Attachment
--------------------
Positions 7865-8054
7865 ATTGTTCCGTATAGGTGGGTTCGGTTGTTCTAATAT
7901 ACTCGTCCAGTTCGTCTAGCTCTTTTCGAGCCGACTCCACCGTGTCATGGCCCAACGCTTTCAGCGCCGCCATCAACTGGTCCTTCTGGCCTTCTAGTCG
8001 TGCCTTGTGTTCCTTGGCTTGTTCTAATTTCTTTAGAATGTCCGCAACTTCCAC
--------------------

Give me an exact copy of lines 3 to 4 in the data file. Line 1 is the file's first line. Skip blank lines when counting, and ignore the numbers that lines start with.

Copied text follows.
7901 ACTCGTCCAGTTCGTCTAGCTCTTTTCGAGCCGACTCCACCGTGTCATGGCCCAACGCTTTCAGCGCCGCCATCAACTGGTCCTTCTGGCCTTCTAGTCG
8001 TGCCTTGTGTTCCTTGGCTTGTTCTAATTTCTTTAGAATGTCCGCAACTTCCAC